If you worship at the altar of people I like to call "fast fetishists," you will believe that speed is everything.
Even if you try to resist their thinking, it's permeated every aspect of our existence. Feasting on a diet of news and information that celebrates speed, we've collectively developed a sugar-like craving for "fast," seeking it out in everything from food to fashion. Meanwhile, the brands we interact with today have turned waiting into the bogeyman. Amazon has made same-day delivery feel like table stakes, and if you can't get your pumpkin spice latte in under three minutes at Starbucks, you start getting twitchy.
It's not that living and working this way is making us happier. Speak to anyone you meet, no matter how capable or smart, and they will likely complain about being overworked and struggling to keep up. But our current response to the disease of speed is simply to work harder.
It feels like we're at an inflection point as a society. The pedal is on the floor, our knuckles are white, and the wheels are about to come off. In part due to recklessness in the service of speed, spectacular misjudgments are becoming the norm. Facebook moved fast and managed to fundamentally damage democracy, while Uber's main disruption has been to the idea of sustainable business. With network effects, it's now possible to break a lot of things extremely quickly.
We need to ensure we're being careful and meticulous when dealing with problems that affect vast swaths of people. So, what can we do? Won't we get laughed out of town if we suggest applying more care and craft and taking things a little slower?
Here are some thoughts on how we can start to fix the brand problem that demonizes "slow."
Block out time for uninterrupted thought.
Conventional wisdom tells us that people do their best work when they're up against a challenge, but the opposite is actually true. I've found that people tend to come up with their most creative ideas during quiet periods when they can take time to think deeply, not when they're multitasking and toggling between a variety of unconnected tasks.
I have yet to meet anyone who can be relentlessly productive all day every day. Recognizing the importance of carving out time for thought is a critical first step to making yourself more productive—and happier—overall.
Slow down to speed up.
By slowing down and being methodical in the process of making plans and setting strategy, you'll ultimately save time when you execute by avoiding costly mistakes.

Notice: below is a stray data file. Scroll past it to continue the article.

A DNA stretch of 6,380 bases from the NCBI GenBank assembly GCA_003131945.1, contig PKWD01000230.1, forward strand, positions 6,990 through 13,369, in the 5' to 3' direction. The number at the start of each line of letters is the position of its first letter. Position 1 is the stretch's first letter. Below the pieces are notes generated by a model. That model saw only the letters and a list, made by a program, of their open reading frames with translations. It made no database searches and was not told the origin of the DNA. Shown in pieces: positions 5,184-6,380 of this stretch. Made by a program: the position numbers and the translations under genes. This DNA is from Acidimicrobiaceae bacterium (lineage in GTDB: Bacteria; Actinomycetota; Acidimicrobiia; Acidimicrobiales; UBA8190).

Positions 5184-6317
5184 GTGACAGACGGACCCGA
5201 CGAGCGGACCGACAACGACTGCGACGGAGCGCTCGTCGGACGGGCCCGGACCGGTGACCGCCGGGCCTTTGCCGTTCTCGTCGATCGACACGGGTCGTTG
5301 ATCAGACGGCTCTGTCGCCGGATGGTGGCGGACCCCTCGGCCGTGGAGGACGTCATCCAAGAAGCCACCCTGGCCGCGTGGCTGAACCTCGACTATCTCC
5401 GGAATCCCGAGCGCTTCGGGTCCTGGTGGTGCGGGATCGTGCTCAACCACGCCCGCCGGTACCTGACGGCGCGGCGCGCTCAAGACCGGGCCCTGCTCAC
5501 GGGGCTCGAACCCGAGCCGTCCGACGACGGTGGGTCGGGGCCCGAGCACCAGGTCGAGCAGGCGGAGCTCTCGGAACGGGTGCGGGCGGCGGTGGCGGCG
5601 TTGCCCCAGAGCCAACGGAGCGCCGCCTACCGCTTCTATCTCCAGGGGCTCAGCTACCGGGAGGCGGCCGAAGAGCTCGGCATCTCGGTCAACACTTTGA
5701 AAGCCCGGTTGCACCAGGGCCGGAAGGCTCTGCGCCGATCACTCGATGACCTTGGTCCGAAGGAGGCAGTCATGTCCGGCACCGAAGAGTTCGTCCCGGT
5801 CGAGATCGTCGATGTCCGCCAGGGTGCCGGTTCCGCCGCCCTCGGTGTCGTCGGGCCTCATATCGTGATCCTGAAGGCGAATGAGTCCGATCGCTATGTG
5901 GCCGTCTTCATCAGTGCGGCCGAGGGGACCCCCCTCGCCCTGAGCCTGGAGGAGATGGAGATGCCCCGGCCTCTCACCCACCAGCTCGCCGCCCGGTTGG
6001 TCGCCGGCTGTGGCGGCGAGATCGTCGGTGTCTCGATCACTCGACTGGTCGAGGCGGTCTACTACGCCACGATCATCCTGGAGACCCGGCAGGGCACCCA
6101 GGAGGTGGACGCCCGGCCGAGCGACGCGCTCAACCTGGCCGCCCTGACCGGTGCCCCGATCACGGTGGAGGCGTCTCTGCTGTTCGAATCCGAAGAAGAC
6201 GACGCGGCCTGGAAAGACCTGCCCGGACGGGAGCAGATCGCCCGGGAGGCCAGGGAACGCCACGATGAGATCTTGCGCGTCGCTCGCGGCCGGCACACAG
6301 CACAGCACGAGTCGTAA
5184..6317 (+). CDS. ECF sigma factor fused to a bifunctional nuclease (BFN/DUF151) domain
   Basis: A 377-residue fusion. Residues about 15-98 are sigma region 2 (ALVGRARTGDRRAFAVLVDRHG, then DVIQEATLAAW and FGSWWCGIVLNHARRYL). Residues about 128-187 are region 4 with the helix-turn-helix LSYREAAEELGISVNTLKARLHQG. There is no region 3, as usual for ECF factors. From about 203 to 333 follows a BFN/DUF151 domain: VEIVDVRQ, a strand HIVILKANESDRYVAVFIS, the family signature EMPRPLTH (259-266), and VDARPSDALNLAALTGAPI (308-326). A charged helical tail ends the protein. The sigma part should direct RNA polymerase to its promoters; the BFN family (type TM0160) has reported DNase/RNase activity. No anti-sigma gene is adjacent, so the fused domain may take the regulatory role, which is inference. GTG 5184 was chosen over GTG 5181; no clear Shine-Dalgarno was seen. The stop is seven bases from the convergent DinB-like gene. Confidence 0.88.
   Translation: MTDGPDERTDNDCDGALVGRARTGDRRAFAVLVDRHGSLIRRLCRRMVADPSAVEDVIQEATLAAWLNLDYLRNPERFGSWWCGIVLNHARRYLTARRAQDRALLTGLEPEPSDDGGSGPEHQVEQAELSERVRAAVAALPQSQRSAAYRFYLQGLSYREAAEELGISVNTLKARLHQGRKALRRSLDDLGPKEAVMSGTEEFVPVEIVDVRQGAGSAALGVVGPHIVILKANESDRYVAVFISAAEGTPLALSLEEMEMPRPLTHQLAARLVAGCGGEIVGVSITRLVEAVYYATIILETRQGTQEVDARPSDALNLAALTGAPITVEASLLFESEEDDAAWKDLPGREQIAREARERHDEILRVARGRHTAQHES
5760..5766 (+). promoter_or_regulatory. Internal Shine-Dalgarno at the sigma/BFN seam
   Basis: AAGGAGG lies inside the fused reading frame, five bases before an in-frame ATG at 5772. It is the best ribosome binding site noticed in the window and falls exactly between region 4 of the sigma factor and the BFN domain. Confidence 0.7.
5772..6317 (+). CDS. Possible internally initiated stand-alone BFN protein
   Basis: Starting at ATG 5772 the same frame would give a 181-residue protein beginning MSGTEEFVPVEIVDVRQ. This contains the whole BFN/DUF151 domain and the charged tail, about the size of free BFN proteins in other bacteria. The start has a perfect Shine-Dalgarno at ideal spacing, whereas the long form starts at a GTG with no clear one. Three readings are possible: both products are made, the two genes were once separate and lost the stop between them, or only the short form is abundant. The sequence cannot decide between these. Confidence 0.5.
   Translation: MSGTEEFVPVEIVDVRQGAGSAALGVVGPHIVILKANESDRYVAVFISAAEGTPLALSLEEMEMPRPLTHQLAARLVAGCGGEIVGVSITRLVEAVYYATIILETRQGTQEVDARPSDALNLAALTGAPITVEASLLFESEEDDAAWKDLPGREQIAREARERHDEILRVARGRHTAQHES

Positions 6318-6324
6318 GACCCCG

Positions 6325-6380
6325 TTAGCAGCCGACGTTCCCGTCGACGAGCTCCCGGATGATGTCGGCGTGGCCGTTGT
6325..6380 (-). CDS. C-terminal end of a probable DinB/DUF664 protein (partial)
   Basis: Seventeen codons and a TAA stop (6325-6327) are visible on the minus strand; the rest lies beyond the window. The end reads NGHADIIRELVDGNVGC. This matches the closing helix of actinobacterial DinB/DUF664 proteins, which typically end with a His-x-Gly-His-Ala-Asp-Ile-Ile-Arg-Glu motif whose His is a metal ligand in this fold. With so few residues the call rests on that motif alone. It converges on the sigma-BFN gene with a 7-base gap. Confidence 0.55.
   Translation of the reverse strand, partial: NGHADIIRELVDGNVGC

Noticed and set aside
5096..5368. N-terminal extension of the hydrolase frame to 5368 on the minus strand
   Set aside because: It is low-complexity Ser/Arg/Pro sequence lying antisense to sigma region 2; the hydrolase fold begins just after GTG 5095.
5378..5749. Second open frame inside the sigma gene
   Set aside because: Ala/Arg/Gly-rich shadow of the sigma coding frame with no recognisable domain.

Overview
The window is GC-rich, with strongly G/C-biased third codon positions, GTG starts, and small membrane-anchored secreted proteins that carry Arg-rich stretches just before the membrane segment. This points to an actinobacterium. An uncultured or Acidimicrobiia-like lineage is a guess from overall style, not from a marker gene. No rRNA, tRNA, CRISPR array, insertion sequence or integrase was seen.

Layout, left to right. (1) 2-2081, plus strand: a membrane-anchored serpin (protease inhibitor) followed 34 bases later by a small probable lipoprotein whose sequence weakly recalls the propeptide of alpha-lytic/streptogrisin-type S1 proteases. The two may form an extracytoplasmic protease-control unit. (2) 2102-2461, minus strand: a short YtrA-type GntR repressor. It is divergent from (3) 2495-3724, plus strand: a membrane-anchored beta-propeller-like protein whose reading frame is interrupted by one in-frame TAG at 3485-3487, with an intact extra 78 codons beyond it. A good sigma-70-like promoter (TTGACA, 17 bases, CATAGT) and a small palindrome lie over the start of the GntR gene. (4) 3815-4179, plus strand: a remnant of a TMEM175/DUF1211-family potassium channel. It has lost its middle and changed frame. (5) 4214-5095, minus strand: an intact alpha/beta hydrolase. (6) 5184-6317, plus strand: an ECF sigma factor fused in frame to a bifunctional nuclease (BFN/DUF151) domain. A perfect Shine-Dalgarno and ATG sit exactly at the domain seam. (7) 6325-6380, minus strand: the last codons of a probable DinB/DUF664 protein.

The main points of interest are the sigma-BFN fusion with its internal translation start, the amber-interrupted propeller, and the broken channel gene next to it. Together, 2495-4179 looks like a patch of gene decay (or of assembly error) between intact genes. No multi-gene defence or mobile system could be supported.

Former WeWork CEO Adam Neumann has become a cautionary tale to illustrate this lesson. In his haste to grow WeWork at the speed of light, he took on too much debt and expanded into nonprofitable spaces that took attention away from the core business.
Fast. Slow. Fast.
Recognize that not all parts of a design process are equal, and you can change up your cadence. There are moments when you should be fast and loose, especially if you want to develop ideas that really push the envelope. At other moments, reflection and deliberation are required.
When I first started out, every project would have an "all-eventualities" plan, which gave you a moment to pause and consider every conceivable problem and its prospective solution. The act of writing was, in itself, a safety check. I can't remember the last time I saw one of these, which is symptomatic of a bigger cultural shift.
Replenish your energy.
Imagine asking a 100-meter sprinter to run another race after crossing the finish line. You obviously wouldn't, and that's because it clearly isn't possible to maintain high velocity for long periods. What's less understood is that recovery is also crucial for creative professionals.
"Sprints" have unfortunately become ubiquitous across an increasing number of industries, and if every Monday to Friday is now a "sprint," the only possible outcome is fatigue. If we shift from "sprints" to "walks," ideas will flourish.
When we look back at the last decade, it may well be that Facebook and its ethos of "Move fast and break things" will have been the nadir of our collective obsession with speed. It's debatable whether all this frenetic activity adds to our creativity and productivity or has actually constricted it. The most effective individuals can both act and reflect, which demonstrates that the secret of truly successful creative people might be learning to slow down early in life.
So how about we try on "Move purposefully and create long-term value" for size? That would be something to be proud of.